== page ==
The company I work for has been understaffed for a long time, in a lot of areas.
Many small businesses face the same problem. You have to manage multiple areas because someone has to complete the tasks and you aren’t hiring anyone else to do the work. The result is sufficiency rather than proficiency.
Sufficiency means being adequate.
It means meeting some basic level of acceptance. Our accounting
department person was barely sufficient because we were understaffed. Bills were usually paid but not recorded properly. Clients were billed but allowed to pay months later. We were sufficient. But being sufficient can’t last. It’s a house of cards that will collapse.
A lot of the blame for our problems was placed on our accountant who left because of the pressure. We then hired four people to fill his role. With four people working for almost a full year, we have cleaned up the mistakes and become proficient. With proficiency, we now have specialized, skilled employees who manage just one area or have just one set of responsibilities. Clients pay on time. We know how much inventory we have. We can pull accurate financials.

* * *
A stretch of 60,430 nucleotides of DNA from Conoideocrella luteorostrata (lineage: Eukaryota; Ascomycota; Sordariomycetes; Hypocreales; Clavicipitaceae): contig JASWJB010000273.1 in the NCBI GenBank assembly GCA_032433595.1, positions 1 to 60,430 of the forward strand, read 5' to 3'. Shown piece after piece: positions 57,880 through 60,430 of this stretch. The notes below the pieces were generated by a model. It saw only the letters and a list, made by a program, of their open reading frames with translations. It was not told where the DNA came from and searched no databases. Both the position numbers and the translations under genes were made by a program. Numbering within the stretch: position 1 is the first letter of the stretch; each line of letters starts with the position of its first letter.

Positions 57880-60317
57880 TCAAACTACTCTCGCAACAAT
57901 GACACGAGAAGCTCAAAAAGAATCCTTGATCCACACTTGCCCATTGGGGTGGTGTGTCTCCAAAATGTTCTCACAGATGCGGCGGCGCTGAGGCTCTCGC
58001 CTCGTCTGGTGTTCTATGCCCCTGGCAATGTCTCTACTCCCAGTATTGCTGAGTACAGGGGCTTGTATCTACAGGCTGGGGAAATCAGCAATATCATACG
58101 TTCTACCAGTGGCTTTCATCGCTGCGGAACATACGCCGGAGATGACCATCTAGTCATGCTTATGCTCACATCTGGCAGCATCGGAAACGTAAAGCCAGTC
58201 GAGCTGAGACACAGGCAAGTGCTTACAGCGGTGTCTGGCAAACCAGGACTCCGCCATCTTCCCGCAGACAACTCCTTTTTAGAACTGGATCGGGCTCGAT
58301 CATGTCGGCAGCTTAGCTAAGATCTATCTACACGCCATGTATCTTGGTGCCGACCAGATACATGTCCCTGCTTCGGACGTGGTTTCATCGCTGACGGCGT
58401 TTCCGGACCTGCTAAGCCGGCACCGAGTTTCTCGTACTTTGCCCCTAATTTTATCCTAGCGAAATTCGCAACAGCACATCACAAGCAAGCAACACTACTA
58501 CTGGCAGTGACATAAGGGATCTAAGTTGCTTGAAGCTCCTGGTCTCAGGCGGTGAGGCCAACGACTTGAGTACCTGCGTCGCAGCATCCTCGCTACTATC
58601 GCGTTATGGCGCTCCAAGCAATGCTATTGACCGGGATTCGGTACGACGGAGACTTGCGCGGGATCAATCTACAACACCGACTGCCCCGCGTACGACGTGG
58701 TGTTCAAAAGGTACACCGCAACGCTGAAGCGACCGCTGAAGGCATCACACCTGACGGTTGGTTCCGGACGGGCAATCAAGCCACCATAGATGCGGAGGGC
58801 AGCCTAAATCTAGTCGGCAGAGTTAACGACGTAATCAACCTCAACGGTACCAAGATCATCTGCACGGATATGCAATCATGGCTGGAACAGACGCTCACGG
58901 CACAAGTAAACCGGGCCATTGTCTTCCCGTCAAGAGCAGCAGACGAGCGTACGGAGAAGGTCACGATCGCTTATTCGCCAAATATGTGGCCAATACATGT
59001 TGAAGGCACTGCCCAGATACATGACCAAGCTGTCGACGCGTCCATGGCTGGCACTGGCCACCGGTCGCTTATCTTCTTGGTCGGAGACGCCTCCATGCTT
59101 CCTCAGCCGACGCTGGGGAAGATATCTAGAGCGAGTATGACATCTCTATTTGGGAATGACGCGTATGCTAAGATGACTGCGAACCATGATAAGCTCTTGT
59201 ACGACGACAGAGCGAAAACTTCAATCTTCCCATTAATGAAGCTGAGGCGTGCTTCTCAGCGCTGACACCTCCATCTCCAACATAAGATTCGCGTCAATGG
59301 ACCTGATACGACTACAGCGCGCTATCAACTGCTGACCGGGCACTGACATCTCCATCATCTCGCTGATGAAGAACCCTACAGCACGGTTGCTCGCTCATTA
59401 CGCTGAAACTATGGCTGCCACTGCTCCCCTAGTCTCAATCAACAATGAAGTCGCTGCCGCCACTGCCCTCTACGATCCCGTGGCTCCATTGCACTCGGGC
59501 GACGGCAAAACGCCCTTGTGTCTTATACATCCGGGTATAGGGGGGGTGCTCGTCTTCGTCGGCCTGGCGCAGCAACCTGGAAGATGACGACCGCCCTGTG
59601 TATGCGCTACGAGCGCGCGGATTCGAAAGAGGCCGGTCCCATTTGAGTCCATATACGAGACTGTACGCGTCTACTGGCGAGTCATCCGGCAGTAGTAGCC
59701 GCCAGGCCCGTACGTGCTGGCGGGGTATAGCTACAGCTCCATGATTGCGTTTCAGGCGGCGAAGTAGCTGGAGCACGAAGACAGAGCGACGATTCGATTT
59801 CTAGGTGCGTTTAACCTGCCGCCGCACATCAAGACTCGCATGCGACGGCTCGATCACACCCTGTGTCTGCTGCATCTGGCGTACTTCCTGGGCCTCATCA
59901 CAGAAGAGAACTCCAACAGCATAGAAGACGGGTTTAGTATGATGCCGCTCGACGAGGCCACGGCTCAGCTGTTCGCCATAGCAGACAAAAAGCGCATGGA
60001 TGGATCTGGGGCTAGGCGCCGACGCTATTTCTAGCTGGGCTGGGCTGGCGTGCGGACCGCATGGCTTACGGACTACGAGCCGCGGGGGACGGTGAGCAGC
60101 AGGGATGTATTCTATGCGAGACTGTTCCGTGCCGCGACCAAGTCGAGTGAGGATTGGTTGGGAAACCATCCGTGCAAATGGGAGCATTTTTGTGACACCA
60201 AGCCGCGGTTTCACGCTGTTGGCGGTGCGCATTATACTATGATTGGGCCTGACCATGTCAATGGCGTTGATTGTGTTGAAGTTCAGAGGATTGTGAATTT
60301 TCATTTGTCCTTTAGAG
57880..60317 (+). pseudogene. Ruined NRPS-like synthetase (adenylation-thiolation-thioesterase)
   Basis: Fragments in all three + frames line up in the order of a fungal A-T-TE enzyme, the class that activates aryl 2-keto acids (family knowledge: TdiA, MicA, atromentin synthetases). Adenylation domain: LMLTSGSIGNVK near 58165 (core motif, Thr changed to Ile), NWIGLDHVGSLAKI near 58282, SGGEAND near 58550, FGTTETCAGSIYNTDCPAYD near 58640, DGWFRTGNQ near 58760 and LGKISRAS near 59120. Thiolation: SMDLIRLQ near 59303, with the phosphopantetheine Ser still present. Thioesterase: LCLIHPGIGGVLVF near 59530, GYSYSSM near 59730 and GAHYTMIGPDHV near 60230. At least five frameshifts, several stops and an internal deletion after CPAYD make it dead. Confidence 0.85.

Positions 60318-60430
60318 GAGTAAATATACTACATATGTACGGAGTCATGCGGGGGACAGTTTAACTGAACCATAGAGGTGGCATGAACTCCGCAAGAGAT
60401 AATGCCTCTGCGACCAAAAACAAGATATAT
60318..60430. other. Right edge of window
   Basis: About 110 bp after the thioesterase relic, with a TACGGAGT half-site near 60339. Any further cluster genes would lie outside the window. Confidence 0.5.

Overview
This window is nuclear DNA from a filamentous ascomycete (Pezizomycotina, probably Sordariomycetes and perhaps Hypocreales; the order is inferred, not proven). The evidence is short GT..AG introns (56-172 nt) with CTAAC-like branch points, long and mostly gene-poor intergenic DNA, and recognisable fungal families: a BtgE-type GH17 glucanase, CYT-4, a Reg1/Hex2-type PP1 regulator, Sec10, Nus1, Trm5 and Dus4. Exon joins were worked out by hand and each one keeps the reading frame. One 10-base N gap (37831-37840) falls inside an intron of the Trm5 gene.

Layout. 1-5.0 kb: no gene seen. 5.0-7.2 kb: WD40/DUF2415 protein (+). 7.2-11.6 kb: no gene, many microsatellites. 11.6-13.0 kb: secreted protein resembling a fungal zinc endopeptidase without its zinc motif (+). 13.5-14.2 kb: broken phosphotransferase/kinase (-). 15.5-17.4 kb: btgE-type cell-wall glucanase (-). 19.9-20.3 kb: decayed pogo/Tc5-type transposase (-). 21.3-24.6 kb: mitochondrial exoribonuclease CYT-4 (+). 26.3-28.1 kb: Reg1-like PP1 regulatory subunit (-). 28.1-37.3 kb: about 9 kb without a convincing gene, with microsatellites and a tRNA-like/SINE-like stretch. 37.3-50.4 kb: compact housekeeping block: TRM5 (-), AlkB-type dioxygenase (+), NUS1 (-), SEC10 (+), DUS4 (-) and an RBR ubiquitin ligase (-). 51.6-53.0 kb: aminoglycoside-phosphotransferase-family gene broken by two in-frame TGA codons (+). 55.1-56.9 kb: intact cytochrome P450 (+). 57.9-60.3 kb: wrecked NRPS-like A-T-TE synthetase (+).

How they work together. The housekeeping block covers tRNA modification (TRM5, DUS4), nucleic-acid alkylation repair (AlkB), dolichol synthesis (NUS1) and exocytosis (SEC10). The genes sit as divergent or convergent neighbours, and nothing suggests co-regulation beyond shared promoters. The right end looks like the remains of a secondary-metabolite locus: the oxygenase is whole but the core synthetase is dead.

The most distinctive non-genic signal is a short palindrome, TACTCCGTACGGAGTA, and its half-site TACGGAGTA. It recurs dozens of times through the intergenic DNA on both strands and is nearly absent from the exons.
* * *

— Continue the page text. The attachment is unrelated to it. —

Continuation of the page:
You can get by being sufficient for a while. But at some point, you have to reach a state of proficiency. The transition, however, is difficult because you usually have to outlay cash for several months on the new resources before seeing the economics of return. I say economics of return because the return can come in various forms, such as additional revenue from sales, cost savings from reducing errors and better management of assets, time and people.
And at some point, you surpass proficiency and arrive at efficiency – achieving maximum return or productivity with as little waste as possible.